It’s a proper movement now. A conscious move away from photo-realistic textures and complex lighting towards crude blocky sprites and “chiptunes” (music composed to sound like it is being played on an old game console).
Indie games are channelling the spirit of a video-game era gone by, specifically the late 1980s and early 1990s. Games from that time were filled with deviously, difficult game design and frantic action.
The blocky graphics and beep-filled sounds of the time were a result of the technical limitations of yesteryear’s game consoles. But for the finalists at this year’s Independent Games Festival in California, US, from 28 February-4 March, it’s a legitimate art style worth imitating.
From a satire of the early 1990s “beat ’em up” (a video-game genre that involves the wanton pummelling of waves of enemies) to a modern reworking of the 1980s’ “roguelike” scene (a type of role-playing game featuring randomly-generated dungeons), we round up the best of this new retro:
http://messhof.com/nidhogg/, price and launch details to be announced
It’s a dramatic, tension-filled two-player fighting game that uses swords. Each player is dropped into a trap-filled level and must make his away across it. Standing in the way is…the other player. The game hides a surprisingly layered combat system over its simplistic graphics, and is one of the few games that’s as fun to watch as it is to play.
RETRO CITY RAMPAGE
www.retrocityrampage.com, Xbox/Wii, release date to be announced
It describes itself as “a parody of the open-world game”, one that takes “modern game mechanics and mashes them into an authentic 8-bit experience”. There’s an epic story, lots of driving action and merciless lampooning of just about every classic video game released.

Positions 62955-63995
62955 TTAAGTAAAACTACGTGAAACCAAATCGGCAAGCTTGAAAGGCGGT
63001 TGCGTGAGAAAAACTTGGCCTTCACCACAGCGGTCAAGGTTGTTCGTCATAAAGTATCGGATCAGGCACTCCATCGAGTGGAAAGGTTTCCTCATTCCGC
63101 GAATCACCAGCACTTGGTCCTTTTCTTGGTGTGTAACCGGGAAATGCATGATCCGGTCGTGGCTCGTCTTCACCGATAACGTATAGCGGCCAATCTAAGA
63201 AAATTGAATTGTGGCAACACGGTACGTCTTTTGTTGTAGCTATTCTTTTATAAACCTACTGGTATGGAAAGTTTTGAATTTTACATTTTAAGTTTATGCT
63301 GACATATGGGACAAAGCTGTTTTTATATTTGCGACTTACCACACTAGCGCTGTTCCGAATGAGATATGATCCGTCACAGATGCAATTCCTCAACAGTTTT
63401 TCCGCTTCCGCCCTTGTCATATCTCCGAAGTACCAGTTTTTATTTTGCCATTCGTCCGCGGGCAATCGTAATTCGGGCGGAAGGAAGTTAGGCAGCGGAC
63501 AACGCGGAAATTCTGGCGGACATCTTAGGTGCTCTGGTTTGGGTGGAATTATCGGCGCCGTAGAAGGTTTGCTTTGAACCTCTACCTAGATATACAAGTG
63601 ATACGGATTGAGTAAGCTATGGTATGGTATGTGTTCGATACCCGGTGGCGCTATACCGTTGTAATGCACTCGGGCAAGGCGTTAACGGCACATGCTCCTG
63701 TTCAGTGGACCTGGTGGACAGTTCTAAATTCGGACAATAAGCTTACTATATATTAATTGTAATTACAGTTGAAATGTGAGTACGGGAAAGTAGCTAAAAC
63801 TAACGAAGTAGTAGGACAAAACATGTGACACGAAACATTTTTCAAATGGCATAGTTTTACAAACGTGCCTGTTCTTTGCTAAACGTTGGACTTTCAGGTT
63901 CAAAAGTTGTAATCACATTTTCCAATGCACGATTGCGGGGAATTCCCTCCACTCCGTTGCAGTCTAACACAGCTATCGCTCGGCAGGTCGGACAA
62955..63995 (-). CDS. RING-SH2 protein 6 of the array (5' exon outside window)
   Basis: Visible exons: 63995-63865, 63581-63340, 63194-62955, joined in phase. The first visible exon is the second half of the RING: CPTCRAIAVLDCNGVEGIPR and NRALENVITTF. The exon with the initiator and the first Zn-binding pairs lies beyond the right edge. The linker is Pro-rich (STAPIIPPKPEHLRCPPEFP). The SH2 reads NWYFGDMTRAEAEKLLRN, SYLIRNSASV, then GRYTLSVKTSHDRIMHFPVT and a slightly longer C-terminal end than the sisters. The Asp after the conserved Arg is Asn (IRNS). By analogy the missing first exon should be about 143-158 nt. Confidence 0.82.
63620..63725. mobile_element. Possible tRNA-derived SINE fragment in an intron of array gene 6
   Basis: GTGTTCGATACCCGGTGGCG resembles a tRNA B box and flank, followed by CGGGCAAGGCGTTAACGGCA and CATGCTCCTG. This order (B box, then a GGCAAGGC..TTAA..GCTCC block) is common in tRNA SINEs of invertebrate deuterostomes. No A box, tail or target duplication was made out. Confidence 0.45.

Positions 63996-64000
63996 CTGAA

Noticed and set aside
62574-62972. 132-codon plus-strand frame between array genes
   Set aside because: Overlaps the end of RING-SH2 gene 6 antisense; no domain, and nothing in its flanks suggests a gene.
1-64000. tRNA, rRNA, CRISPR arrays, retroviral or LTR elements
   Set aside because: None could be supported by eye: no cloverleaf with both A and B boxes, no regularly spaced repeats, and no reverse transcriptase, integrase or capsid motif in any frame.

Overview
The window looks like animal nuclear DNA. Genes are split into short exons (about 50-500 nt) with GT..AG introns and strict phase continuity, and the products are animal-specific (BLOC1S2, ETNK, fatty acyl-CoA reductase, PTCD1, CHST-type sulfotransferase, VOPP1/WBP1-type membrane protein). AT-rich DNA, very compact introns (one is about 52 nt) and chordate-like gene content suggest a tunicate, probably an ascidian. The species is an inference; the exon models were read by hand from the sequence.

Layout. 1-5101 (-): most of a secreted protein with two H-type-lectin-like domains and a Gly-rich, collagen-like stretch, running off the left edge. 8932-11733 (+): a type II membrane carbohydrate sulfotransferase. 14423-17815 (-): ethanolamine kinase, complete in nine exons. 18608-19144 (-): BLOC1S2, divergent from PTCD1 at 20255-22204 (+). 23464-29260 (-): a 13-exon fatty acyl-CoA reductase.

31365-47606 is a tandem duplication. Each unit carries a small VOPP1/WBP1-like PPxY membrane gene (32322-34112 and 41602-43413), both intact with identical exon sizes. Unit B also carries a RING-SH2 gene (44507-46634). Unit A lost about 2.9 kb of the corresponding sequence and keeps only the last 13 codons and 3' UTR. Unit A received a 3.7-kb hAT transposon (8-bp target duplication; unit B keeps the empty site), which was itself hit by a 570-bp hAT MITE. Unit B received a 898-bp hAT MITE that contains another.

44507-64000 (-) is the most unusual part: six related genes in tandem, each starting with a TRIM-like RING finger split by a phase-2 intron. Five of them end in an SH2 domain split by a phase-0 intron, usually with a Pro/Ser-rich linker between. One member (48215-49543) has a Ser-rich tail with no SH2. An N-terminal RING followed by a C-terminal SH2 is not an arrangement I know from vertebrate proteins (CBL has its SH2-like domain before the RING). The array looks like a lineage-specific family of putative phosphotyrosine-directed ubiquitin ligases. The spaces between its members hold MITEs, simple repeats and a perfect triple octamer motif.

SUPER CRATE BOX
All ‘Super Crate Box’ cares about is your high score. There’s no endgame, no progression, no narrative—and no cost. Just wave after wave of enemies dropping continuously from the top and increasing amounts of chaos as you attempt to dispatch them. It’s a devastatingly effective drip-feed of addictive gameplay, and it takes less than 10 seconds to get into it. Look out for the pounding chiptune soundtrack, and the lovely pixel art.
It’s a compact homage to the unpredictable “roguelike” games of the 1980s. Pick a character, enter a dungeon and confront its evils. An average game lasts 10 minutes, and no two games are alike. Add in a complex “unlock” system that gradually reveals new characters, levels and enemies and you have a game you can play for months (it’s free!) in 10-minute-sized morsels.
www.bittripgame.com, approx. $8 (Rs2,000), Nintendo Wii
‘Bit.Trip Runner’ is the chiptune ‘Guitar Hero’. It has an original soundtrack from the games of the early 1990s, with classic Nintendo-era controls (Jump! Duck!). At its heart, it’s a traditional platformer, albeit one with boss battles against giant robots.